Technology makes it possible for customers to start interacting with QSR and hotel brands long before they step through the doors of the establishment. Consumers have come to expect an omni-channel approach from hospitality and QSR companies. They demand the same or very similar experiences when interacting with businesses through websites, social media accounts and even on the phone, regardless of whether the business location is in Boston or Sacramento. In-store and on-property technology-driven experiences should also be consistent, from how customers order and pay, to digital signage, and the speed of the location’s WiFi service.

Most hotel and QSR franchisees understand the importance of providing free WiFi as a customer perk, but a robust technology infrastructure can help them create superior customer experiences in other ways:

  • Artificial intelligence (AI)-enabled voice-assisted and chat bot technologies let QSR and hospitality customers order anytime, from anywhere.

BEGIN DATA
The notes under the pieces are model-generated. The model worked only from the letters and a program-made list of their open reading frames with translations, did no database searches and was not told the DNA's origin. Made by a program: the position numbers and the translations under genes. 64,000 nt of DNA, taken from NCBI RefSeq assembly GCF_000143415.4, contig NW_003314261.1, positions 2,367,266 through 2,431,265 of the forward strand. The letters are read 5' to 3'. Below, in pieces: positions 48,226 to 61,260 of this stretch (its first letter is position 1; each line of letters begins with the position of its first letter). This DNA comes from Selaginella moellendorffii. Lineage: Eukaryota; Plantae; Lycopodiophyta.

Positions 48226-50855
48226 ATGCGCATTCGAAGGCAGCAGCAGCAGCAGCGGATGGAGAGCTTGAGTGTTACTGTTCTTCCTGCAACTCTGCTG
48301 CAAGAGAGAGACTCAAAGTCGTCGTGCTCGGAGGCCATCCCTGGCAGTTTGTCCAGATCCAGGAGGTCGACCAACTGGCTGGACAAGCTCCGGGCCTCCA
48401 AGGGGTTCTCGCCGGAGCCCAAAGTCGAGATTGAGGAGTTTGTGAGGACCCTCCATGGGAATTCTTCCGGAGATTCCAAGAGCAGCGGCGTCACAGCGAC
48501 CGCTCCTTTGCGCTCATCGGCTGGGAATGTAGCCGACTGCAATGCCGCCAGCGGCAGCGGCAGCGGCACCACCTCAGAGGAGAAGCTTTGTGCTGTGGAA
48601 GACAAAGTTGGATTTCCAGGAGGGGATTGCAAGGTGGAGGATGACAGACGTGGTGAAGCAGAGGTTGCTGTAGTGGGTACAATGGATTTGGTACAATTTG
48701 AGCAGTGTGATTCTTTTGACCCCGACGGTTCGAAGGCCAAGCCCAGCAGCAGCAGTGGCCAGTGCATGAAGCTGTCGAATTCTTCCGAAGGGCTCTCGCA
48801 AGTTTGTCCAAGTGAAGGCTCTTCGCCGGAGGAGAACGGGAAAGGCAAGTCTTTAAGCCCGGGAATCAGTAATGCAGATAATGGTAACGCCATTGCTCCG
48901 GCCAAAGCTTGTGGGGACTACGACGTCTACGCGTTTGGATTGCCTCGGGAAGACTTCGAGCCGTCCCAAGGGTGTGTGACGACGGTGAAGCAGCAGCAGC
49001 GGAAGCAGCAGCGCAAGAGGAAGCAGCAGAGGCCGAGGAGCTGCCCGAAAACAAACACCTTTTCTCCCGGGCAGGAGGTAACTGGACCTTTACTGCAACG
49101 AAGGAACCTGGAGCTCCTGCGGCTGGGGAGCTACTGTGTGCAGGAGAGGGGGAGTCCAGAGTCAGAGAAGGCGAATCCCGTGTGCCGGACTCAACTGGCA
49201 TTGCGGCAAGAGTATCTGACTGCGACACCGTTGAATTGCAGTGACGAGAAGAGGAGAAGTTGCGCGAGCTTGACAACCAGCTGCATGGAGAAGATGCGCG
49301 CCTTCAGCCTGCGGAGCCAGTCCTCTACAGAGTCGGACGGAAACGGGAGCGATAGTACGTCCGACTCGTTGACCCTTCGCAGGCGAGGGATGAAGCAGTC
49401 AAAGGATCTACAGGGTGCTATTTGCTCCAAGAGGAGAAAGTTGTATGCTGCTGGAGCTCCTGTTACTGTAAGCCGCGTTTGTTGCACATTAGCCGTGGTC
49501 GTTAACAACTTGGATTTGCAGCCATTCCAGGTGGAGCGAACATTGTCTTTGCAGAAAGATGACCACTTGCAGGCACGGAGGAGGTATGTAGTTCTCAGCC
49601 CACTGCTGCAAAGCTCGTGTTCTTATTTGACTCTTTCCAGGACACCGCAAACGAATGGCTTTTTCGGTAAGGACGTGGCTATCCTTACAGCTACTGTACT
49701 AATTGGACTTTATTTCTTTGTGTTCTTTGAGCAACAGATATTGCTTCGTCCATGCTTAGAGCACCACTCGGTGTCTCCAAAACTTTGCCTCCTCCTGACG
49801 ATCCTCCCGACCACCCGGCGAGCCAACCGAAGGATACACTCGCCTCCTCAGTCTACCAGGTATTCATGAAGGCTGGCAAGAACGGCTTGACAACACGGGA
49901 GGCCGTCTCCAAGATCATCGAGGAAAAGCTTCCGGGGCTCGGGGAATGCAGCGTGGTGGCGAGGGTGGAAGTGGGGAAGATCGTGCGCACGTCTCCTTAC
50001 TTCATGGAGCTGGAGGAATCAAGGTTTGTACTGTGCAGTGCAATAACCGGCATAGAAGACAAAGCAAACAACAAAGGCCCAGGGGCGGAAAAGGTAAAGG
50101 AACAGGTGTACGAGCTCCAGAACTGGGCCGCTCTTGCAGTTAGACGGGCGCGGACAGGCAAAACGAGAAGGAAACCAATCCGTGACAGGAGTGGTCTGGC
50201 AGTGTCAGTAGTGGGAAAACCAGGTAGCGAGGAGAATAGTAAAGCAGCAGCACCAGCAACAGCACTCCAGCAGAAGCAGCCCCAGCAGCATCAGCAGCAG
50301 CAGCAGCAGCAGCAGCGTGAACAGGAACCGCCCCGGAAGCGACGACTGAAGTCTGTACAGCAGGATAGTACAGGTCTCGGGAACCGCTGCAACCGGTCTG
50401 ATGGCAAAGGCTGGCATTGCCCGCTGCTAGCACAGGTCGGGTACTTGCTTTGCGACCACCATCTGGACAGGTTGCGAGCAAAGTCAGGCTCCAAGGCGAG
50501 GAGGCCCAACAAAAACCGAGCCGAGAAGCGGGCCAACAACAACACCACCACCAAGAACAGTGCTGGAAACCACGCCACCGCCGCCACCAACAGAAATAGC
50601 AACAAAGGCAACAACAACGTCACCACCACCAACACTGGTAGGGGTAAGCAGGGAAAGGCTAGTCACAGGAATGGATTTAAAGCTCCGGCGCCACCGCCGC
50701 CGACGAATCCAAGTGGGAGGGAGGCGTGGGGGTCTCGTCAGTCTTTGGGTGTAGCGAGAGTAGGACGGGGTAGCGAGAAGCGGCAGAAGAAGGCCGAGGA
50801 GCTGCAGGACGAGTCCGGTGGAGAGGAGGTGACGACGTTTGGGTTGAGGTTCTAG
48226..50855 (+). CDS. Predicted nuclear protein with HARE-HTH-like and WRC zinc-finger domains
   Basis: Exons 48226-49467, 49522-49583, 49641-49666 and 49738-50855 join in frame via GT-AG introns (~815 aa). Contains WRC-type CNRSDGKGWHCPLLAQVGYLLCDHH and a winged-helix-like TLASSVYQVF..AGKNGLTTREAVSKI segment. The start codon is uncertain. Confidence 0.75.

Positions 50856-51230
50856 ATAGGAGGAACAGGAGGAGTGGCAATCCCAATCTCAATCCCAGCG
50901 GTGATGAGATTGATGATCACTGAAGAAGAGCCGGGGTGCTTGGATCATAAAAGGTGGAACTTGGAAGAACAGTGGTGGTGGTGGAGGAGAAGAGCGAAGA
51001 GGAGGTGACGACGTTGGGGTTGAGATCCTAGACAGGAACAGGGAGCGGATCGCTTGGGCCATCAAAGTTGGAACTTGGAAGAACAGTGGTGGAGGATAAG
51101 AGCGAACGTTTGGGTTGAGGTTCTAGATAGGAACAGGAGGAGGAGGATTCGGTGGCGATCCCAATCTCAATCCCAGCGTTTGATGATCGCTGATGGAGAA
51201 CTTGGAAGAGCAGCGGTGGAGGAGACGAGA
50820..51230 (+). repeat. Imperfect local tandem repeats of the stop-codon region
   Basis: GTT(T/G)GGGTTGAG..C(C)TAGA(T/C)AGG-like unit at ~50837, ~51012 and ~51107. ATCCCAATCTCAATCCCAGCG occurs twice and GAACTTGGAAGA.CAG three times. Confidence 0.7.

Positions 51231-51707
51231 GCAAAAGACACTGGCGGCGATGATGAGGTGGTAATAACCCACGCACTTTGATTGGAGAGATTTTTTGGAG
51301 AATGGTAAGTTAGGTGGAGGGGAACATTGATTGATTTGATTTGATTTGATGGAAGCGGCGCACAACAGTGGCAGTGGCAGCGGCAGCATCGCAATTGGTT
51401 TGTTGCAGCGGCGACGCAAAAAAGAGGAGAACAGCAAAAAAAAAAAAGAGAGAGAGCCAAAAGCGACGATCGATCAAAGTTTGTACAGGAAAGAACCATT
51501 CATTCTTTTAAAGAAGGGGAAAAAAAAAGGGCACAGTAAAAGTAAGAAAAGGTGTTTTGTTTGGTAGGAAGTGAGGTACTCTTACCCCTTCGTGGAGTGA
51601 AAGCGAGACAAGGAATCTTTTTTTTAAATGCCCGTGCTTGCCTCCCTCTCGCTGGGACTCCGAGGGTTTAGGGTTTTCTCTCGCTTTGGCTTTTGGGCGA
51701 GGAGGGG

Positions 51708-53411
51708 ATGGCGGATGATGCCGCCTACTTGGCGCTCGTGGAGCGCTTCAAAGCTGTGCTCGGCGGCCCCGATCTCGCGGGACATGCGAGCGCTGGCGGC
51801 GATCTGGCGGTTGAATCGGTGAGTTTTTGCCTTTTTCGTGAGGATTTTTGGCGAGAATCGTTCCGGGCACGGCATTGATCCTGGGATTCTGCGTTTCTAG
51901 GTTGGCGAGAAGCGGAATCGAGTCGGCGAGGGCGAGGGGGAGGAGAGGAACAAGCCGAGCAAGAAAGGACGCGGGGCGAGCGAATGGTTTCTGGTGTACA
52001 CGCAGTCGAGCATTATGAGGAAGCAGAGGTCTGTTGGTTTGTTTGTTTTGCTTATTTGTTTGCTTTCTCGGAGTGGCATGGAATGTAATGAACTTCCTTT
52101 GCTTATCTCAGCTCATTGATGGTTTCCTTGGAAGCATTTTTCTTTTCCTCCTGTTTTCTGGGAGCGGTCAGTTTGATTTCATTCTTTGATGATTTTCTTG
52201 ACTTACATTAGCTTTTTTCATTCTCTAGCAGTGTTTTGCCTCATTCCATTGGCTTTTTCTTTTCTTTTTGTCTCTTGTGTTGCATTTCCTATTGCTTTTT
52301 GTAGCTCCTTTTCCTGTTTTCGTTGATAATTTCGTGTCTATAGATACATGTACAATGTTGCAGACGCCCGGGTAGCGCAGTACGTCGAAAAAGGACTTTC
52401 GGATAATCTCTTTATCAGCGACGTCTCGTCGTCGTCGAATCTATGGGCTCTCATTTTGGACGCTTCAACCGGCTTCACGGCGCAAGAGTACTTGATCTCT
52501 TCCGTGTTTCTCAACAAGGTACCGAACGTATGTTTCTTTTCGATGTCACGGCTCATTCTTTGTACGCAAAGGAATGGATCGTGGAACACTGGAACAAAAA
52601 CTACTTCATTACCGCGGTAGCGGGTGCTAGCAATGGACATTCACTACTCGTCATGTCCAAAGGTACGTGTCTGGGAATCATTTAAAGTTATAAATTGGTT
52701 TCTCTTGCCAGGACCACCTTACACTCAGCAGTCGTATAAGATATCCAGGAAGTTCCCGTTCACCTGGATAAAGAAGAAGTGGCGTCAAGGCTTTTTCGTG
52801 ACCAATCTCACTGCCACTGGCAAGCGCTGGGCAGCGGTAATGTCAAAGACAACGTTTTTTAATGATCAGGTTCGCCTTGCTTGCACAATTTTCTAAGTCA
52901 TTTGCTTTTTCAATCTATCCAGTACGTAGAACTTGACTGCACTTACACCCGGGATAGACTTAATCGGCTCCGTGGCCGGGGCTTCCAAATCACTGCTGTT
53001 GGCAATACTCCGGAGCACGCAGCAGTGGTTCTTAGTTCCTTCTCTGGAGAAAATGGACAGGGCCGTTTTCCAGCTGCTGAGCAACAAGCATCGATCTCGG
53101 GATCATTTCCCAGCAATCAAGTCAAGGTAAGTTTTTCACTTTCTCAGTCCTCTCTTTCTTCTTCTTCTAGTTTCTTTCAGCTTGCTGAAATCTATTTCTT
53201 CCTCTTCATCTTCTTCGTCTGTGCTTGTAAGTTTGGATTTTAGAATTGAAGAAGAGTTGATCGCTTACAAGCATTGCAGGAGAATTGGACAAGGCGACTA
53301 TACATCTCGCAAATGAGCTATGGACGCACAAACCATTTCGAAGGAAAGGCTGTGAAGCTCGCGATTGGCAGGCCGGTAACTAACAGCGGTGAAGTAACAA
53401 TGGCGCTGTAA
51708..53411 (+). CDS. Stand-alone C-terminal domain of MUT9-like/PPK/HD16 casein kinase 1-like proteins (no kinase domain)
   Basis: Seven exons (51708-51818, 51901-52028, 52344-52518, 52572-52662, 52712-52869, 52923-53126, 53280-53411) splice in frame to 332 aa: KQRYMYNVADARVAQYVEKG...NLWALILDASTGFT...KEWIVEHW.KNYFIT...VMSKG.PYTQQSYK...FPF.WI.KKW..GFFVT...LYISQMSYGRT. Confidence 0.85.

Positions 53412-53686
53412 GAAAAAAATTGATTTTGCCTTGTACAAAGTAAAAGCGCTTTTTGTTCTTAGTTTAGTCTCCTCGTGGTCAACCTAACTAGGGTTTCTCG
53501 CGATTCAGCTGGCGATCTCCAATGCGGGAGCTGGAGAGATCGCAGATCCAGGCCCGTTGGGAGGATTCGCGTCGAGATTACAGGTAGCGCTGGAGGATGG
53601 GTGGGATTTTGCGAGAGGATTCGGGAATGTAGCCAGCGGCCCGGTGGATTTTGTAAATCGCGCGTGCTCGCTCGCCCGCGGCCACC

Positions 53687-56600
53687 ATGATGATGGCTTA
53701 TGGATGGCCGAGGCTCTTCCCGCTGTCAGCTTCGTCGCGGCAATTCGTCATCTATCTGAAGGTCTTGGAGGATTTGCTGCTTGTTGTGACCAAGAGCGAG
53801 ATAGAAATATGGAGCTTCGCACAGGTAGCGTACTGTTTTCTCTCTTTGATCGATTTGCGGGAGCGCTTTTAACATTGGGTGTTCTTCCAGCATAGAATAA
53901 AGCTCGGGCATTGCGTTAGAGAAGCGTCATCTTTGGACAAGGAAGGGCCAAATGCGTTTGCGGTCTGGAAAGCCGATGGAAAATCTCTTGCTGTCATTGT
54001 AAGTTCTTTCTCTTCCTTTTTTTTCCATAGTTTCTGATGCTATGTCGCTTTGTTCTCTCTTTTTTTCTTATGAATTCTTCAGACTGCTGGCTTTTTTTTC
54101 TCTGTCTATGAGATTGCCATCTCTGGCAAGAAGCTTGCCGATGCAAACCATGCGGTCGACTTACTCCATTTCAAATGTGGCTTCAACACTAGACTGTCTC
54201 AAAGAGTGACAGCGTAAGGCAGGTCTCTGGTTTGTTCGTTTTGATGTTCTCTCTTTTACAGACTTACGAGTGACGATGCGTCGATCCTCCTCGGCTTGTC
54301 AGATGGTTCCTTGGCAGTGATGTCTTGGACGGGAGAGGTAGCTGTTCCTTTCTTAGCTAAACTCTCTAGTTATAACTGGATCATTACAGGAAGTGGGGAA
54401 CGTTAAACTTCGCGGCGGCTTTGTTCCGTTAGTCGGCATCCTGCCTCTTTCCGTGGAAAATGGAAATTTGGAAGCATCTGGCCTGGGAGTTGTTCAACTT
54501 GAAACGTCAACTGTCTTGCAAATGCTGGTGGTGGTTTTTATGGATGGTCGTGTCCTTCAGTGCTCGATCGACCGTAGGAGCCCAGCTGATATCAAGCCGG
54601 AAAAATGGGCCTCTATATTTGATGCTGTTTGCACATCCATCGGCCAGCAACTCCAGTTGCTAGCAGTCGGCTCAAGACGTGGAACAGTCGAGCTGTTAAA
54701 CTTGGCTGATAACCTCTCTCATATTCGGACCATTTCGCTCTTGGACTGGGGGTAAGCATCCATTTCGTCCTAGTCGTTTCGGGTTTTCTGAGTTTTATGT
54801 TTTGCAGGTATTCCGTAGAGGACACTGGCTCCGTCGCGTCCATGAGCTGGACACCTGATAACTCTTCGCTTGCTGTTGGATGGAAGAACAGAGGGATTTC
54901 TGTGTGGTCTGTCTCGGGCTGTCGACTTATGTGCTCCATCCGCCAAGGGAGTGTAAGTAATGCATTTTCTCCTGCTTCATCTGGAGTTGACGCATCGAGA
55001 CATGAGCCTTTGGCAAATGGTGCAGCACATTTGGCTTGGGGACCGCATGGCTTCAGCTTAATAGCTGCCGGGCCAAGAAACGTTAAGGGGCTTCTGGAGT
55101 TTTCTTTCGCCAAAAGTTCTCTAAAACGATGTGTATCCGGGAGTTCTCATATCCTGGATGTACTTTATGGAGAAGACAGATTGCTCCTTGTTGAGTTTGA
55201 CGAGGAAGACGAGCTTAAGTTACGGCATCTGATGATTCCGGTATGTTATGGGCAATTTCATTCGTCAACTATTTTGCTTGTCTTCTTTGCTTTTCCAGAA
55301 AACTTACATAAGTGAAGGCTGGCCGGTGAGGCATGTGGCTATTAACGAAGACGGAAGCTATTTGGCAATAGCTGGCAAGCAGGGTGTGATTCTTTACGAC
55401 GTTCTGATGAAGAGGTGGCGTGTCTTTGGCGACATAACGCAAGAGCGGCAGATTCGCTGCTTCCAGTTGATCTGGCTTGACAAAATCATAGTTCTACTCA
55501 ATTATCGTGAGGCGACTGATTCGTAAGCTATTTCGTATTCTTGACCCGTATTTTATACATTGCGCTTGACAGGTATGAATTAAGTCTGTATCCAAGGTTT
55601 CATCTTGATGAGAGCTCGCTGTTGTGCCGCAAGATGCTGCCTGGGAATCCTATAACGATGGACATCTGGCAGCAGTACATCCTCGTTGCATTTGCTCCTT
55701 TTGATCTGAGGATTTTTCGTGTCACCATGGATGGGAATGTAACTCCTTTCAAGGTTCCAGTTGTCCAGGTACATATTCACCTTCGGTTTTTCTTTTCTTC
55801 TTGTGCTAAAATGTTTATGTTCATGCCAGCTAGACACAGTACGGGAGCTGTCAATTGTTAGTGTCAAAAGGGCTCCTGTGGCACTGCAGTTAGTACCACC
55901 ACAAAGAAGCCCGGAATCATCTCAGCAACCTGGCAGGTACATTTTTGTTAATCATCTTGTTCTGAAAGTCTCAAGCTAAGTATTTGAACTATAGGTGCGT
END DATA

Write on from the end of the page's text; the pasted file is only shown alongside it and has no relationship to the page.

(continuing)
• Mobile apps provide loyalty program functionality, personalized offers and menu or service suggestions based on a customer’s past purchases or visits.
  • Kiosks let hotel guests check in and out of their rooms quickly, bypassing long lines at the front desk.
  • Location-based services help franchise owners understand where their staff is at all times, so they can respond to guest and customer needs more quickly.
  • Devices connected by the Internet of Things (IoT) and point of sale (POS) systems can trigger the automatic cooking or preparing of menu items the moment an order is placed. Hotel room IoT devices with Siri-like interfaces let guests request extra towels, order room service or call up a movie on Netflix.
  • Cloud-based voice systems let hotel staff answer guest calls from anywhere and seamlessly transfer calls between extensions.